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Tempera Quartet - SIBELIUS: String Quartets 1888-1889

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SIBELIUS: String Quartets 1888-1889

Jean Sibelius

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Langue disponible : anglais

After the wealth of riches exposed on its previous BIS disc Jean Sibelius: String Quartets 1885-1889, who would have thought it possible for the Tempera Quartet to come up with yet more excellent Sibelius from the same period, let alone a second disc's worth? On Jean Sibelius: String Quartets 1888-1889, that is exactly what the Tempera Quartet has done. Although this volume does include the previously recorded String Quartet in A minor, JS 183, and the Fuga for Martin Wegelius, JS 85, the rest of it is all made up of Sibelius movements that have never seen the light of day before. As in the case of the previous volume, none of these pieces are throwaway student works, but fully fledged, completely "Sibelian" pieces that stand alongside his two mature, acknowledged string quartets. It is moving to listen to how much depth and emotion the young Tempera Quartet put into this music. One is glad it returned to Sibelius' early quartet music for the second round, as one would not want to be without its reading of the Fuga for Martin Wegelius. Although this Fuga is now known to have been intended as an alternative finale to the String Quartet in A minor, this 1991 premiere signified the opening of the vaults on Sibelius' early music manuscripts, and therefore has a certain iconic value to Sibelius' adherents. The turbulent features of this dense and complex movement are spelled out beautifully by the Tempera Quartet in a manner that propels the fugal motion of the piece, and yet manages to build an emotionally satisfying dramatic scheme for it as well. This is significant, as Sibelius probably had Beethoven's Grosse Fuge in mind when he composed this piece -- unfortunately Wegelius, Sibelius' teacher at the Helsinki Academy, probably died before he had a chance to hear it. One extreme surprise is the Moderato -- Allegro Appassionato in C sharp minor, JS 131, a stormy, intense movement in the vein of Sibelius' Kullervo. The Tempera Quartet succeeds in sounding so much like a string orchestra that once listeners get lost in the thread of Sibelius' argument, they will likely forget that they are listening to a string quartet. One could go on about the many virtues of Jean Sibelius: String Quartets 1885-1889, but why? As in the case of the previous disc, this one is perfect! Jean Sibelius: String Quartets 1885-1889 is challenging, engaging, and thought-provoking, and unlike a lot of discs where the unknown works of a major composer are revealed for the first time, the performance reveals this great music in all of its glory and one need make no allowances for the unfamiliarity of the music, nor a second-rate performance. This is urgently recommended.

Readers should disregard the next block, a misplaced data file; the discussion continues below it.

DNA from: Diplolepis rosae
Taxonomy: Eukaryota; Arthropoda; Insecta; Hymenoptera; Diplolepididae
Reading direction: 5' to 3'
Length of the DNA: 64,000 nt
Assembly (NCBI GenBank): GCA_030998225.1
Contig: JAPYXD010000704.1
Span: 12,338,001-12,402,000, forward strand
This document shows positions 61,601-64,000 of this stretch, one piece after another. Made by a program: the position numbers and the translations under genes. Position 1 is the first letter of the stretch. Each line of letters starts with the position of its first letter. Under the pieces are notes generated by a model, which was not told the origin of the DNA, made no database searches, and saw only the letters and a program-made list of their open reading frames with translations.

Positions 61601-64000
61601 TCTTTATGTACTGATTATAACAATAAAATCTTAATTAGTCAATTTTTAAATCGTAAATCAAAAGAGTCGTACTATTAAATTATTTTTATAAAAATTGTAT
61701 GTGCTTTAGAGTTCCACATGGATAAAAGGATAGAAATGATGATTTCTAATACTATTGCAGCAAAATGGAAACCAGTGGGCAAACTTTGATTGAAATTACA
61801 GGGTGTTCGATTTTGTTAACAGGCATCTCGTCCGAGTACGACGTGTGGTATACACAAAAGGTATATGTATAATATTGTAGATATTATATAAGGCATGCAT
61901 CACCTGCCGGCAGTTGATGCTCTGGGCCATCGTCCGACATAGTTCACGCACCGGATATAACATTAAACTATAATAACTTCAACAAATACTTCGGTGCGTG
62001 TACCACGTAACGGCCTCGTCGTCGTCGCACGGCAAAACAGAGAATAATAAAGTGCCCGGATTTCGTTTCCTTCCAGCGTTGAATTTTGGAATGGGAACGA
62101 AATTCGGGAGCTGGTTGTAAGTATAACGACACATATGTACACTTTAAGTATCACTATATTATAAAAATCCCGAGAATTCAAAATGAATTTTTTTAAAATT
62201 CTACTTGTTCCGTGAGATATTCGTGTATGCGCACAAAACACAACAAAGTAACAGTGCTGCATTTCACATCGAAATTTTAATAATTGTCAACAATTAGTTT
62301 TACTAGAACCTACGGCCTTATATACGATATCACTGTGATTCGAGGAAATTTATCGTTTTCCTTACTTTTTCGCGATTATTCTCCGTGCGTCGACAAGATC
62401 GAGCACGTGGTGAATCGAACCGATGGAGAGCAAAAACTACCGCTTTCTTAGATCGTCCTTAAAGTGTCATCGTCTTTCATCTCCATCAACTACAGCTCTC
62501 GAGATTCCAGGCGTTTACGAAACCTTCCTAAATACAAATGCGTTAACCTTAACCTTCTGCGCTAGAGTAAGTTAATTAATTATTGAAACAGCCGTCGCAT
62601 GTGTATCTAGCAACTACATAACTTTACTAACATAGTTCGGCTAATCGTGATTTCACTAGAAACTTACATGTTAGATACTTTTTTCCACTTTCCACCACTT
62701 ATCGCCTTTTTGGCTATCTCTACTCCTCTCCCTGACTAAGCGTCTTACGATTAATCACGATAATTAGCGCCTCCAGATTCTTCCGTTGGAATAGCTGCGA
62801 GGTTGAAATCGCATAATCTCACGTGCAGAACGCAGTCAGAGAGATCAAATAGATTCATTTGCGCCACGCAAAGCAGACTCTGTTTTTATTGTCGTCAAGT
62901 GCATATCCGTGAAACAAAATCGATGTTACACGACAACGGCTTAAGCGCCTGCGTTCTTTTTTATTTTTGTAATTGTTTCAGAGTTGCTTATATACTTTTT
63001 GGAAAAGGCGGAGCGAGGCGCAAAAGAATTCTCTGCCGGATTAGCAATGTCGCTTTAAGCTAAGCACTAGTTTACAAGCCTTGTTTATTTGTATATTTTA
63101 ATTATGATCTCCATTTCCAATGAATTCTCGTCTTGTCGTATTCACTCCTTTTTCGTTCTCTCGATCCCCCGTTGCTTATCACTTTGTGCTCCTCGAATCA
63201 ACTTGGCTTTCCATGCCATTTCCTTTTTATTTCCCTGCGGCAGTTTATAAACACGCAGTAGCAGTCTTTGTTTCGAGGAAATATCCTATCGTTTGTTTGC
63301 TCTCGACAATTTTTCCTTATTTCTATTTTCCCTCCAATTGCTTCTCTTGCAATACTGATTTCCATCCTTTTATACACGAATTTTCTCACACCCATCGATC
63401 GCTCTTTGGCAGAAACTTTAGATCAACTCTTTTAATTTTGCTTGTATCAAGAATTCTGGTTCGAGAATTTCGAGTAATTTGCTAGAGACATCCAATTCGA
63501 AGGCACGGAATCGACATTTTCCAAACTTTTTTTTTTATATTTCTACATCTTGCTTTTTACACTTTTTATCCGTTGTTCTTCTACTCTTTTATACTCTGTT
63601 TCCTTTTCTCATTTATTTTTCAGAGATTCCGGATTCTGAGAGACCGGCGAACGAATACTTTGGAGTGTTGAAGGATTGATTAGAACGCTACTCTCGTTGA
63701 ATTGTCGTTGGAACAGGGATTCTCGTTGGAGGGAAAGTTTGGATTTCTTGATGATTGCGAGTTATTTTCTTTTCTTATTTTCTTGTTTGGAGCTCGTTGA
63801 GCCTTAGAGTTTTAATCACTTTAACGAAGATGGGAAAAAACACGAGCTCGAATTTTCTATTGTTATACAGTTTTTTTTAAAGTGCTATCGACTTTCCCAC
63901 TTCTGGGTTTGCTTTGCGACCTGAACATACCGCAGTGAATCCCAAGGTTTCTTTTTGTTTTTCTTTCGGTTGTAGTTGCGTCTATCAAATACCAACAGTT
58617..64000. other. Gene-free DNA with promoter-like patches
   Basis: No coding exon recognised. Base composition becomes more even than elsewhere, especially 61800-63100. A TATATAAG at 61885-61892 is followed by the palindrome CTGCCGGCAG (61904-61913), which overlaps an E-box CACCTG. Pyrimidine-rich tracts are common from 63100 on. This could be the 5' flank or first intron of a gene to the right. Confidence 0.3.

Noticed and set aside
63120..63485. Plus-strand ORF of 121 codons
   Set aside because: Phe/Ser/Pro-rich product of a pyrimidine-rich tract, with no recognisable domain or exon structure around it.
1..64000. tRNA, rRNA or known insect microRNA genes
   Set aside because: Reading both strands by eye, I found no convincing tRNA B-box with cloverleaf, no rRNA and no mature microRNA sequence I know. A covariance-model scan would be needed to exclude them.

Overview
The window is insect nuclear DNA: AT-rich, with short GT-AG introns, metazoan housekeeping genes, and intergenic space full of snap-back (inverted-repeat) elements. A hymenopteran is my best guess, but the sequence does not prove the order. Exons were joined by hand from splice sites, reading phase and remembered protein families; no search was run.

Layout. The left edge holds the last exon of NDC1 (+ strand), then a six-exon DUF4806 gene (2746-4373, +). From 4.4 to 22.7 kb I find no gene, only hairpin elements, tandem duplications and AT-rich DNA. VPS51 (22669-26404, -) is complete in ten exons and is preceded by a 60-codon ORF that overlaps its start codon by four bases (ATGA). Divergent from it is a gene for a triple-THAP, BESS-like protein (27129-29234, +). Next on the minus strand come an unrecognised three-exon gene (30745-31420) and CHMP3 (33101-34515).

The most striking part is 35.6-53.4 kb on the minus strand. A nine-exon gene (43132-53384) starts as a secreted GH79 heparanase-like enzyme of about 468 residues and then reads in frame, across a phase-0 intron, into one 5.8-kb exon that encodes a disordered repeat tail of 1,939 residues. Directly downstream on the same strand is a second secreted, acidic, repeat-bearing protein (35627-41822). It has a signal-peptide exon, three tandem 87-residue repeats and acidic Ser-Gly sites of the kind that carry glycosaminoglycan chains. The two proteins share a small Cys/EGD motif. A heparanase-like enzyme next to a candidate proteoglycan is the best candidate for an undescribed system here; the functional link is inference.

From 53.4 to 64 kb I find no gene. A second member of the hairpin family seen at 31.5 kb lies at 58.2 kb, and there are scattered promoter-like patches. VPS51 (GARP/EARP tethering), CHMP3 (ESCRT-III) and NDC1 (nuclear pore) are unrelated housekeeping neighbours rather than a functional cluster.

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SIBELIUS: String Quartets 1888-1889

Tempera Quartet

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String Quartet in C-Sharp Minor: I. Moderato: Allegro appassionato (Jean Sibelius)

1
String Quartet in C-Sharp Minor: I. Moderato: Allegro appassionato: I. Moderato: Allegro appassionato in C-Sharp Minor 00:10:46

, Contributor

2006 BIS

Allegro in E Minor, JS 28 (Jean Sibelius)

2
Allegro in E Minor, JS 28 00:07:47

, Contributor

2006 BIS

Allegretto in A Major, JS 17 - Più lento in F Major, JS 149 (Jean Sibelius)

3